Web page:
Whether front of house, a delivery driver doing the rounds, accounts balancing the books or a rep on the road, all employees are internal stakeholders for any business and can influence how customers relate to your organisation.
Sometimes the link may be more obvious than others. But in one way or another all of your staff have a role to play in the success of your business. Like the proverbial links in a chain, they can all make a difference between a returning customer or one you never see again, so it stands to reason that nurturing your internal relationships is key. Yet experience shows it isn't always an area than garners much attention.
Employees are your strongest brand ambassadors
Whether they’re 100% customer facing or tucked snuggly away in the back office, your employees are your ultimate brand ambassadors. One way or another their satisfaction within the business reflects upon your customers, both positively and negatively, every day.
Apple employees, for example, are referred to not as staff, but as ‘internal customers’. They’re hired, motivated and empowered to do what is right for Apple customers. This all helps contribute towards the overall brand experience in physical stores and online. A seamless and positive customer experience at every touch point. Every time.
No matter what industry you operate in, customer experience comes with a certain expectation so whether you’re an online business or a face-to-face service, consistency is everything for your customers. It helps to build trust, confidence and, ultimately, greater business success.
Do your employees understand your vision and values?
When employees fully understand – and buy into – your vision and value proposition, external marketing becomes so much more effective. Why? Simply because the better your own team understands the bigger picture, the better they understand how to deliver the brand experience that reinforces it – whatever role they might play in your business. The same applies when it comes to understanding your brand values and what they mean to your customers.
Beyond your team, it’s also critically important to ensure all aspects of your business are aligned to your values from the top down. This includes your intermediaries. Whether they’re distributors, external sales representatives or agents they also influence the wider brand experience of your customers.
Whilst there’s no question brand values can be a useful tool to establish whether a potential new hire or supplier is right for your business, it’s not the be all and end all. Consider the induction processes you provide. Can you immerse these newcomers into your business and engage them in the values from the outset? Do you have a manifesto, a brand book or simply a document that explains ‘how we do things’ to ensure they feel a part of the brand as early as possible? If not, it’s something well worth exploring.
Using internal marketing to creating good external customer relationships
Great internal marketing helps drive great external marketing to customers, suppliers, distributors and other intermediaries. Fortunately, internal communications have changed with advancing technology like email, mobile and online meeting software to enable far closer collaboration and transparency.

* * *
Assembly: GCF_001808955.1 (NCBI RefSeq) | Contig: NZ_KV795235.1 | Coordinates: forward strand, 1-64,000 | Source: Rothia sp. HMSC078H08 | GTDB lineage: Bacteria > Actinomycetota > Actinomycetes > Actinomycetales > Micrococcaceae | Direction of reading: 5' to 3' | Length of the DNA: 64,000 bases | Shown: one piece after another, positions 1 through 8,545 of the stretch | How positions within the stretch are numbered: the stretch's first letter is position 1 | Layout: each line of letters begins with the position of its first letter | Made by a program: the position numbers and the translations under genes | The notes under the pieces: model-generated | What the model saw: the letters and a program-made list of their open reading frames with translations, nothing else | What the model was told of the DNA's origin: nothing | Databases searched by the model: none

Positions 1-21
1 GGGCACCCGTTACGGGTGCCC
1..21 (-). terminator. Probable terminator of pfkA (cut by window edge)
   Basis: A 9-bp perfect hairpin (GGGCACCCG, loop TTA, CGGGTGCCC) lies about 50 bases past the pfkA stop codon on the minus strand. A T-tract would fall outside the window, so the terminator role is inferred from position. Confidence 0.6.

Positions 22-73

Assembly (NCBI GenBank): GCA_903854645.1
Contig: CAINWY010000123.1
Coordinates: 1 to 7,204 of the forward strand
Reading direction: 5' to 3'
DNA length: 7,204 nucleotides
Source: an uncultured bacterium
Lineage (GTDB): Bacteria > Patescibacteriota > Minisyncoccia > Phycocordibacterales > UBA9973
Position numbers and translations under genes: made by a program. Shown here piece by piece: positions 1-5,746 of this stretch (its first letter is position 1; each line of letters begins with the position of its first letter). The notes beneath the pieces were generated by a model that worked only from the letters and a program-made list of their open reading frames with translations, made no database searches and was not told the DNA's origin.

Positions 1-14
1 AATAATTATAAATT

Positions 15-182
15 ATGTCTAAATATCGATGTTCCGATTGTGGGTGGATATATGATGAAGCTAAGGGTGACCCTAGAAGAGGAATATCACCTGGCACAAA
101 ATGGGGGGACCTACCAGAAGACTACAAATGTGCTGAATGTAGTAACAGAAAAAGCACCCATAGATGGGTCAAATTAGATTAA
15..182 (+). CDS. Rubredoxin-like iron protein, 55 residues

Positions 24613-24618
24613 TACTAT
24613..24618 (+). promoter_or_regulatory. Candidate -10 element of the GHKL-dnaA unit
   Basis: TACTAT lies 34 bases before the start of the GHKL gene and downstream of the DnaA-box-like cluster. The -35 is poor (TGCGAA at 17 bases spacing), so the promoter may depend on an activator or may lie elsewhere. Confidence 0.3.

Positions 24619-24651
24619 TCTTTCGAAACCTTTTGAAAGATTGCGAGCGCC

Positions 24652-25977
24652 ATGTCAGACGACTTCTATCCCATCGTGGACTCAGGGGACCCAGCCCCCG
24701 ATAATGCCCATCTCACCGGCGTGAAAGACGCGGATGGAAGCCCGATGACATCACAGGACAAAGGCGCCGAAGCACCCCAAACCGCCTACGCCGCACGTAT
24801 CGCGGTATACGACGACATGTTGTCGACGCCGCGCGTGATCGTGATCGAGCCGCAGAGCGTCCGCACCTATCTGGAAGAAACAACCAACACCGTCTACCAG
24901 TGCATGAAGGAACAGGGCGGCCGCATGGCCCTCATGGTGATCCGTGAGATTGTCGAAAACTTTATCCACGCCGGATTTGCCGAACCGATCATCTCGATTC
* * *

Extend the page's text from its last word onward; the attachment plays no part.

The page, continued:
Of course, whilst technology can certainly enhance collaboration sometimes there’s nothing better than a face-to-face internal marketing to help create a real sense of unity, transparency and purpose within a business. It could quite simply be the ‘all company meeting’ on a Monday morning to get everyone up to speed on how the business is going, personal news, growth opportunities and new business. It’s also a great forum for sharing information and providing accolades for staff who’ve been delivering excellent performances against your brand values.
Monthly presentations from the senior management can also keep your employees engaged in the business, by staying aware of business health, new clients, changes in industry policy, as well as individual performance recognition. The more informed and aligned your staff are, the more impact they can have on driving positive customer experience.
Training your employees in this way (it may not seem like training, but it certainly is) leads to better performance and internal customer value through recognisable encouragement and investment from senior management. Enabling your employees to be more proactive and take more responsibility provides a sense of pride and also personal achievement which, ultimately, can greatly strengthen their commitment to the business.
Establishing good customer relationships
Healthy internal relationships contribute to good external customer relationships. With a commitment from the management to nurture internal customers, all employees will be clearer on their role within the company and more motivated. Providing information and learning support provides employees better opportunities to understand the market and their customers. Better customer service is also a source of competitive advantage and this can be supported by better internal communications.
Listen and learn
One of the most important things to consider is how you improve your internal marketing by listening to your staff. This doesn’t have to be ‘death by survey’, but merely a health check for you to gauge if there are things that can be improved which can in turn bolster productivity, employee satisfaction and better customer value. If you see your staff as ‘internal customers’, then consider getting a better insight from them on how they can help contribute to better business success. In the end this benefits everyone, both inside and outside your business.